The Thanatos Syndrome
First edition cover
|Publisher||Farrar Straus & Giroux (HB) & Palandin (PB)|
|1 April 1987|
|Media type||Print (Hardback & Paperback)|
|Pages||372 pp (hardback edition) & 384 pp (paperback edition)|
|ISBN||0-374-27354-5 (hardback edition) & ISBN 0-586-08726-5 (paperback edition)|
|LC Class||PS3566.E6912 T46 1987|
|Preceded by||Love in the Ruins|
The Thanatos Syndrome (1987) was Walker Percy's last novel. It is a sequel to Love in the Ruins. Set in the near future, it tells the story of a failed psychiatrist who suspects that something or someone is making everyone in his town crazy and turning them into near-zombies.
After two years in prison for selling drugs, Tom More, a Louisiana psychiatrist and lapsed Catholic, comes home to his virtually defunct practice and marriage. People, he notices, seem different. Many faculties are dulled but some are enhanced, particularly memory and sexual appetite.
Teaming up with his cousin Lucy, an epidemiologist who also has an independent mind, they discover that the authorities have been running secret trials. Through the addition of sodium ions to the water supply, the active population is gradually being made more chimpanzee-like, while the inactive, the old and the sick, are being euthanased. To Tom's particular disgust, the leaders of the trials are found to engage in sexual abuse of children, for which he takes his revenge by forcing them to drink high concentrations of sodium and so regress to apes.
A parallel plot involves a Catholic priest, Father Smith, who like Tom has hit rock bottom and almost totally failed in his calling. Together, with difficulty, the two men rediscover the hope hidden in their shaky faith.
In 1989, Percy stated that, in The Thanatos Syndrome:
"I tried to show how, while truth should prevail, it is a disaster when only one kind of truth prevails at the expense of another. If only one kind of truth prevails -- the abstract and technical truth of science -- then nothing stands in the way of a demeaning of and a destruction of human life for what appear to be reasonable short-term goals." 
Critic Allen Pridgen—in his Walker Percy's Sacramental Landscapes (2000)—describes the "disconnectedness" that the protagonist, Dr. Tom More, begins to notice in The Thanatos Syndrome:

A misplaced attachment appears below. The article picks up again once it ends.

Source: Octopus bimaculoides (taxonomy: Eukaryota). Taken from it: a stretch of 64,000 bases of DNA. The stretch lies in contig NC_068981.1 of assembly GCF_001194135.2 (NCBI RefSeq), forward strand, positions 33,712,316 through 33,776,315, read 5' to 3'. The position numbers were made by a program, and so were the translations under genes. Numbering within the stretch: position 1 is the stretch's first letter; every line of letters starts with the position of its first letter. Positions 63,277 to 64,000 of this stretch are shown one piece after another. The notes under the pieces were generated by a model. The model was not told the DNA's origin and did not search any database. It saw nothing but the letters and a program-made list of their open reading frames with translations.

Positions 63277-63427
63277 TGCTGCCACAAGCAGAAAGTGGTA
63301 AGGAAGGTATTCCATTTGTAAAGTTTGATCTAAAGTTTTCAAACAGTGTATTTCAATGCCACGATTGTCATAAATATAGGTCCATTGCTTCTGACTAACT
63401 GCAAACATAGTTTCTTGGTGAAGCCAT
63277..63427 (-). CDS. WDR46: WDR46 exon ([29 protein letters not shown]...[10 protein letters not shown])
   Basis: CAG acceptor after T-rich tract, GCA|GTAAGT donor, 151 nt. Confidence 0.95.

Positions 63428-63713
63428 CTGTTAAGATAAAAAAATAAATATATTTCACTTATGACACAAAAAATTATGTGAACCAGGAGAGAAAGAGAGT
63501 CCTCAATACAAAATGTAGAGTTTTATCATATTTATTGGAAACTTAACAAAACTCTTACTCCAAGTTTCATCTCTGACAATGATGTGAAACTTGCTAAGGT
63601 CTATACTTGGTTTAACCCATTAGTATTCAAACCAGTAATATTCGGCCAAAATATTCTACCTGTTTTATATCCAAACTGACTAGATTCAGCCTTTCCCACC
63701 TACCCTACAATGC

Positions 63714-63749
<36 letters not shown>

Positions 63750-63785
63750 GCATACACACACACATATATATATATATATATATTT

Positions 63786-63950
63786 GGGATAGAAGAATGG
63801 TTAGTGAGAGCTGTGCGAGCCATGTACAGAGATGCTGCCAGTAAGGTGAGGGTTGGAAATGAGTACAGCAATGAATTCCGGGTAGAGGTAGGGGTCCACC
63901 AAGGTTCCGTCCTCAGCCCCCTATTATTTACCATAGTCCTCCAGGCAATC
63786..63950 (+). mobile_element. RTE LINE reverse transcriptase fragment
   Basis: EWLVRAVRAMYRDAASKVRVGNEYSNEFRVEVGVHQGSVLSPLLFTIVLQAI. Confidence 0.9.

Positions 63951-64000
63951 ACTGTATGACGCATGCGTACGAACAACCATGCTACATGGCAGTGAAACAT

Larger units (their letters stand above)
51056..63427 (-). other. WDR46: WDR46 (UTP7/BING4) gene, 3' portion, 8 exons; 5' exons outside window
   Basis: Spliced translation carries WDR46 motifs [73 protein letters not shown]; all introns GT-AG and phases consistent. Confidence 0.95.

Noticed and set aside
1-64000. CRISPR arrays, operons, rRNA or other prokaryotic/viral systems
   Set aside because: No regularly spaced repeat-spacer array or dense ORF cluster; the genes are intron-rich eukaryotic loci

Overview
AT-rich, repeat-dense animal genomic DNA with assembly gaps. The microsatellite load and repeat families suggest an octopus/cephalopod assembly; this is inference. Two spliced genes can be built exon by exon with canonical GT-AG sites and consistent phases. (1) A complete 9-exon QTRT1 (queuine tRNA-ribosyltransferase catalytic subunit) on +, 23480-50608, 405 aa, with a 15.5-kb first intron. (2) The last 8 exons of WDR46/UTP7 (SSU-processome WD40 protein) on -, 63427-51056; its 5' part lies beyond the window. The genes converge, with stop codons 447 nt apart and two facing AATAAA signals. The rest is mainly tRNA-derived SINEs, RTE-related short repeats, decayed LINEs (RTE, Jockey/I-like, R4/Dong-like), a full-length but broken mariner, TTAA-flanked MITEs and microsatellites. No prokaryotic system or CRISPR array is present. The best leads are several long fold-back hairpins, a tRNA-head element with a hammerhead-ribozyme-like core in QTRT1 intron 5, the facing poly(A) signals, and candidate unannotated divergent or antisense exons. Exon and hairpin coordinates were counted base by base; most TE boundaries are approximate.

"Perhaps the single most important idea in Percy's epistemology, expressed again and again in his essays and interviews (especially MB, 282), is his conviction that this kind of impoverishment in the power to name experience causes a subsequent impoverishment of consciousness and being since it is only through language transactions with others that the self locates who and where it is."
Pridgen points out that it is not just the victims of the chemical additive in the drinking water who are being "impoverished":
"....but also the scientists who victimize and study them. They, including Tom, are enclosed in a lifeless, self-constructed interior world of scientific abstractions that numb them to the realities of the phenomenal world and the flesh-and-blood people in it. All, Percy maintains, are casualties, of a 'century of death' (MCON,120-21), an 'age of thanatos' (TS, 86)."
The flawed hero. Unlike his namesake Thomas More, the physician Dr Tom More “is a far cry from the saint, drinks too much, and watches reruns of M*A*S*H on TV.” Father Smith, the priest he helps, is equally fallible.
Existential anxiety. Western medicine cannot cure the ills of its citizens: “The first character you encounter … the woman who lives at the country club and thinks she has everything and yet is in the middle of a panic attack. She is also the last person you encounter ... at the end confronting her anxiety. She is about to listen to herself tell herself something.”